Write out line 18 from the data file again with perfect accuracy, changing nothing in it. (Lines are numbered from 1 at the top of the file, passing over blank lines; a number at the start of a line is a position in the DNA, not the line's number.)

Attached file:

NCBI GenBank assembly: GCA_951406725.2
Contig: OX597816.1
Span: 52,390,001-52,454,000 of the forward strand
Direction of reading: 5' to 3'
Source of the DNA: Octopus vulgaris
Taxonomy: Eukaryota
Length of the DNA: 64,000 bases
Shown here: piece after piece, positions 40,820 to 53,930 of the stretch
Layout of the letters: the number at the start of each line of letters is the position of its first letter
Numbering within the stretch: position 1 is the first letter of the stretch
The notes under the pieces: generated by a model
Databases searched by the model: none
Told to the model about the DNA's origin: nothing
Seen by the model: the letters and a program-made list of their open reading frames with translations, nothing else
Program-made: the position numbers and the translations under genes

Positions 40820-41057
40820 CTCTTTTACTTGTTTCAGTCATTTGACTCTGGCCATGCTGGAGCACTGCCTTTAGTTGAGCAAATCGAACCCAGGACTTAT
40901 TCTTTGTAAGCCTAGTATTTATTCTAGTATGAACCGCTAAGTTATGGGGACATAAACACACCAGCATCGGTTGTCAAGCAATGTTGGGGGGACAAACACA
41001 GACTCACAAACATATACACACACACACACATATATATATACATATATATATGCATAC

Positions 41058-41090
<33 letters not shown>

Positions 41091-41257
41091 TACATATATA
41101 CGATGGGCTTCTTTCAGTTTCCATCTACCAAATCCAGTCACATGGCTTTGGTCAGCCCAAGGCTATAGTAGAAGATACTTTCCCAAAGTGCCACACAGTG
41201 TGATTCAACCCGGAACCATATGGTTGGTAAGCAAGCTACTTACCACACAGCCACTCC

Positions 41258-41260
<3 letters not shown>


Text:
40901 TCTTTGTAAGCCTAGTATTTATTCTAGTATGAACCGCTAAGTTATGGGGACATAAACACACCAGCATCGGTTGTCAAGCAATGTTGGGGGGACAAACACA